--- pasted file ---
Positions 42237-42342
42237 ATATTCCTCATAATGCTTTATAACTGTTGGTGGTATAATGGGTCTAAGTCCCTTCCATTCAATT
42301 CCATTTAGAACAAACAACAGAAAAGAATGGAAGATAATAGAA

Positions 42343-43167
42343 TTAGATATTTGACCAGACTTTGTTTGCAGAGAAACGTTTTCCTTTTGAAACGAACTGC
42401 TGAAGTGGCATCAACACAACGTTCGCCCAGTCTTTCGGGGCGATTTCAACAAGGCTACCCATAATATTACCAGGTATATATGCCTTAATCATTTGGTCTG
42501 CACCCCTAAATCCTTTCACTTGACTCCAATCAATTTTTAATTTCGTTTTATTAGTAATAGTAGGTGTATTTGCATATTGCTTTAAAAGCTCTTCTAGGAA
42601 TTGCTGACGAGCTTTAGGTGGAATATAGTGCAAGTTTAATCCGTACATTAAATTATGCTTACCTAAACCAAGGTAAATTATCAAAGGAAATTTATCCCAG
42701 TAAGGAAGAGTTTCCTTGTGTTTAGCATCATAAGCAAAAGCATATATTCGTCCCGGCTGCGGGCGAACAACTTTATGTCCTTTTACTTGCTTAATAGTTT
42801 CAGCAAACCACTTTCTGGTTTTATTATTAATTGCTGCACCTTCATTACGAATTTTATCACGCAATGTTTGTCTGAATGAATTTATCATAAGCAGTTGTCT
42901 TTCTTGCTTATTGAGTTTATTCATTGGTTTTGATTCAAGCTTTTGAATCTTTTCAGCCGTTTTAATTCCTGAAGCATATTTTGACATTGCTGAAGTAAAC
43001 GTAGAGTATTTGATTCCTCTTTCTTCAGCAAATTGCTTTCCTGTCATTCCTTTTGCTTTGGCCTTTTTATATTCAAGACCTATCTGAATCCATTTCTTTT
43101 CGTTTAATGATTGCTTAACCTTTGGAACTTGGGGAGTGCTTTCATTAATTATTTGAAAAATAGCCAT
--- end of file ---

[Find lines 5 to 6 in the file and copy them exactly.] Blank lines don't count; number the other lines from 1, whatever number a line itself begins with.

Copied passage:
42343 TTAGATATTTGACCAGACTTTGTTTGCAGAGAAACGTTTTCCTTTTGAAACGAACTGC
42401 TGAAGTGGCATCAACACAACGTTCGCCCAGTCTTTCGGGGCGATTTCAACAAGGCTACCCATAATATTACCAGGTATATATGCCTTAATCATTTGGTCTG